Residential treatment programs can be traced back to the mid-1900s. Anna Freud, Sigmund Freud’s daughter, and her associates at the Vienna Psychoanalytic Society wanted to improve their care techniques for kids in crisis. Consequently, they started the first residential teen treatment facilities for teenagers with behavioral and emotional disorders.

Teen Residential Treatment Programs

Consequently, residential treatment services, otherwise known as rehabs, are live-in healthcare facilities. They provide an organized environment and 24-hour supervision. While in residential treatment, patients live in a convenient, home-like setting. They’re monitor by well-trained staff. Staff members include therapists, psychiatrists, nurses, recovery counselors, experiential therapy practitioners, and dietitians.

Also, residential treatment incorporates academics. For instance, some teen residential treatments include a minimum of 30 hours of experiential and clinical therapy every week. In addition, teenagers spend 20 hours in tutoring and in academics. The first phase in a residential treatment service is an extensive assessment.

Such an assessment focuses on a teen’s behavioral, emotional, medical, social, and educational needs. Along these lines, treatment teams create individualized treatment plans. These plans offer interventions intended to achieve positive results. Also, residential treatment is most times helpful for teens who haven’t shown signs of improvement in outpatient treatment.

Advantages of Residential Treatment

Parents looking for a safe, comfortable place for their child to heal and grow as an individual shouldn’t look past programs like residential treatment facilities for adolescents. What makes programs like residential treatment centers the right option for parents of teenagers battling with behavioral and emotional issues? Here are some of the reasons why programs like residential treatment facilities for teenagers may be the right choice for your child:

  • Clearly Designed Campus: Most residential treatment facilities for teenagers are situated on a campus that was deliberately created for therapeutic purposes. Along these lines, your kid will be in an environment that was created with one objective: to help teenagers go through their struggles and attain their fullest potential.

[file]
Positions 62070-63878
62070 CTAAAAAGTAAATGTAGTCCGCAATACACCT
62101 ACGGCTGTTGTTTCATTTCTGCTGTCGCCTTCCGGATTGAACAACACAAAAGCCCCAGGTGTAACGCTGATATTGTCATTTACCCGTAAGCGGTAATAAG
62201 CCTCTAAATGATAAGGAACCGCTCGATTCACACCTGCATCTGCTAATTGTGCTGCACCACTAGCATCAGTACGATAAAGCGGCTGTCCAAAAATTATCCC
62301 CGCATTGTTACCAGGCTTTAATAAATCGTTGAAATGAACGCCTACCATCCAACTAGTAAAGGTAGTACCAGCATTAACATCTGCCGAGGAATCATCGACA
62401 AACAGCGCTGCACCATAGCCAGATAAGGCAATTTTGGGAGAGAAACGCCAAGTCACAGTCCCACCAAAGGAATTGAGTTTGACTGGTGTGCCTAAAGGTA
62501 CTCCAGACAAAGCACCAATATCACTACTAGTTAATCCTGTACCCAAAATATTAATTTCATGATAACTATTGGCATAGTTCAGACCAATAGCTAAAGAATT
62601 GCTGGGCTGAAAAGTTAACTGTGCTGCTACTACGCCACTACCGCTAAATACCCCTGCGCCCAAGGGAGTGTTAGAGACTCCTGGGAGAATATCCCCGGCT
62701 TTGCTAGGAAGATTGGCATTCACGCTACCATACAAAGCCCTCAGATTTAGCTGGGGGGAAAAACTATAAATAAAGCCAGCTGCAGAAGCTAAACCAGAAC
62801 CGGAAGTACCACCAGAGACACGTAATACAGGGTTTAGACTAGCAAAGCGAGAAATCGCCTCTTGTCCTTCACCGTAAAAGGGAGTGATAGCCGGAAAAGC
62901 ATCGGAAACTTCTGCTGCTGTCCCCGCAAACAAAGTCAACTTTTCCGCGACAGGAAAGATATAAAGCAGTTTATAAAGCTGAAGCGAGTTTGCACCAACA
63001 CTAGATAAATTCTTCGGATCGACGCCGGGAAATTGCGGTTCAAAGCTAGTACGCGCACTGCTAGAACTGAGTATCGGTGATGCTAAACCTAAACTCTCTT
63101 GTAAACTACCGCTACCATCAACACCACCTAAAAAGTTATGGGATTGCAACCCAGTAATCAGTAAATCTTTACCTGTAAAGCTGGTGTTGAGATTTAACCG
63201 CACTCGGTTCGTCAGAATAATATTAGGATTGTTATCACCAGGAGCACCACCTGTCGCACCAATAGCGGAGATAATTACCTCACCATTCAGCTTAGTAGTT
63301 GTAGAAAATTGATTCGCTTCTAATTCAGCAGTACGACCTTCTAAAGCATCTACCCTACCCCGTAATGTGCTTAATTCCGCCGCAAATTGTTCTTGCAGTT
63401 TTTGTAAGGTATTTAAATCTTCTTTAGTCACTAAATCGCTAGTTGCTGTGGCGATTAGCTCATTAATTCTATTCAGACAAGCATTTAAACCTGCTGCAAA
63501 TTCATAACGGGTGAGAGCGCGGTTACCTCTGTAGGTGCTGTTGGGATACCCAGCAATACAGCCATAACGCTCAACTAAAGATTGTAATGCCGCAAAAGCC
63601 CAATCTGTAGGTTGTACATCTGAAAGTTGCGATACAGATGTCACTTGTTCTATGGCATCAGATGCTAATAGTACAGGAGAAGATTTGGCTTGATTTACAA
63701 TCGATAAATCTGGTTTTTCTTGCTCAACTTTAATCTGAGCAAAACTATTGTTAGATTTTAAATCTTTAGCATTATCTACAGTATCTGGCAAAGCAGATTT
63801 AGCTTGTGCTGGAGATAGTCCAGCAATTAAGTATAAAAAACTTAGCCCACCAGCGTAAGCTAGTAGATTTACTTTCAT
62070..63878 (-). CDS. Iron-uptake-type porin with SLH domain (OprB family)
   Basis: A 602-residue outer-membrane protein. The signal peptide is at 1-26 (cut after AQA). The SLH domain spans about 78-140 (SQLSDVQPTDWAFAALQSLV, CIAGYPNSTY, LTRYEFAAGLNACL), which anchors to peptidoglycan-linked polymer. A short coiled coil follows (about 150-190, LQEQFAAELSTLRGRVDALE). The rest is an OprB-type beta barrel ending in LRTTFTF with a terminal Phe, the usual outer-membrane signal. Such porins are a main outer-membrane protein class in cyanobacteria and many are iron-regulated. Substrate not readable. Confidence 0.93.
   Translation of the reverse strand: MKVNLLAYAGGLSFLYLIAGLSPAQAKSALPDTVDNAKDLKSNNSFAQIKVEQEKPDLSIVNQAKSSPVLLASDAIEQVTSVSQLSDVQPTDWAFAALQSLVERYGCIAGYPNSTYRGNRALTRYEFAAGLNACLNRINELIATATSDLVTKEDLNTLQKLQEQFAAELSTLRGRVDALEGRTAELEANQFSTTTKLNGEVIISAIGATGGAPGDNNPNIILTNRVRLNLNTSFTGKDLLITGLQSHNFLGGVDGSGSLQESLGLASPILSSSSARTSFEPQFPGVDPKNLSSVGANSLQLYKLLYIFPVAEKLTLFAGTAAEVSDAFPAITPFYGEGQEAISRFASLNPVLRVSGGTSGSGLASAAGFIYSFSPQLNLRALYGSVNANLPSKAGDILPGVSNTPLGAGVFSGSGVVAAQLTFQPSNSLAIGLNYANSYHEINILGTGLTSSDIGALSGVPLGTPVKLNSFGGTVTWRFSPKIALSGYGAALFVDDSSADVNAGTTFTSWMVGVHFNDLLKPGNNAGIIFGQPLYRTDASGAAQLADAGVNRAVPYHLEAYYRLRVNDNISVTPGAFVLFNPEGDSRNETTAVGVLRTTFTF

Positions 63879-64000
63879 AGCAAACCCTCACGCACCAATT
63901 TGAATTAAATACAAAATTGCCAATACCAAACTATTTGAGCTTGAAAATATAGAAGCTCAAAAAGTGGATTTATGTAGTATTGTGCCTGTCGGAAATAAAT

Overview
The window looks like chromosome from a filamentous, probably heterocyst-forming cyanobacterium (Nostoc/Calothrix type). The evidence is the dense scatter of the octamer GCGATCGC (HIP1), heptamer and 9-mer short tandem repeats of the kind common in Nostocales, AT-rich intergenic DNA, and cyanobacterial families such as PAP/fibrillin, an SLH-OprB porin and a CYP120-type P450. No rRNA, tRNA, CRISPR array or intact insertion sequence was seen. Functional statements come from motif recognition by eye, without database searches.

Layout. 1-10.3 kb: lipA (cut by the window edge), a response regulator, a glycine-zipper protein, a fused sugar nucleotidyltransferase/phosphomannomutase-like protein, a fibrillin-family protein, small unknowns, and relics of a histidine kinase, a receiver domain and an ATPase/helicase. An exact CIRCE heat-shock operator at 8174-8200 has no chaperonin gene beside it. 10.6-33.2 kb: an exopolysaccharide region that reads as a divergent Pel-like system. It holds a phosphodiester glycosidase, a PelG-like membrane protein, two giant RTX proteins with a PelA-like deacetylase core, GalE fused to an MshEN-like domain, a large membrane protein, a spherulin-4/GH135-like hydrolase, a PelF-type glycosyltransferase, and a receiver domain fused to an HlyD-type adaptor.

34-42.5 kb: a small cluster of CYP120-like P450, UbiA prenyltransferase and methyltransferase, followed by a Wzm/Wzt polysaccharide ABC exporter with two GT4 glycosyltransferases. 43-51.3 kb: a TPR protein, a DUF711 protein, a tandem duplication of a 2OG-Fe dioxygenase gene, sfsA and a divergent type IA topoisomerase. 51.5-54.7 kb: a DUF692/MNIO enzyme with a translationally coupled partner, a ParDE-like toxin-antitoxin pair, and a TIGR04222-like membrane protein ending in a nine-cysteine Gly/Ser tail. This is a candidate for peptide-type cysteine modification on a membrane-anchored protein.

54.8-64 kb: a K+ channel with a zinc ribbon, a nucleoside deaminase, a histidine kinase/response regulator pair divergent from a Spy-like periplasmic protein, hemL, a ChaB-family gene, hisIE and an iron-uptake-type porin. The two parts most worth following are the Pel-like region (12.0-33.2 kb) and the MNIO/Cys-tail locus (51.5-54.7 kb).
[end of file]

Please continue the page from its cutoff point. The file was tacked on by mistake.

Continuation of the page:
• Clinically Intensive Programming: Most residential treatment facilities have therapists on staff, alongside psychiatrists who specialize in the aspects of psychological health fields aimed towards the particular needs of students. These specialties may range from anxiety and trauma to depression and substance use.
  • Age-focused: Residential treatment facilities for teens use programming designed to help certain age groups. For instance, a residential treatment facility for young girls that are still in middle school won’t have the same milieu and therapeutic offerings as a residential treatment facility for teenagers who are 16 and 18. This helps in personalizing the experience for every individual child.
  • Involvement of Family: All through the entire process of residential treatment facilities for teenagers, the whole family is involved in helping their teens get better. Also, family therapy sessions can play a vital role in bringing the family together. Some other family involvement exercises at private treatment facilities may incorporate parent workshops, individual-parent sessions, and at-home visits later after treatment.
  • An Enjoyable Experience: Numerous experiential adventures both on and off campus create a fun environment at residential treatment facilities for teenagers. Some residential treatment facilities for teenagers provide equine-assisted therapy, art classes, and sports to help improve confidence in teenagers while having a touch of fun.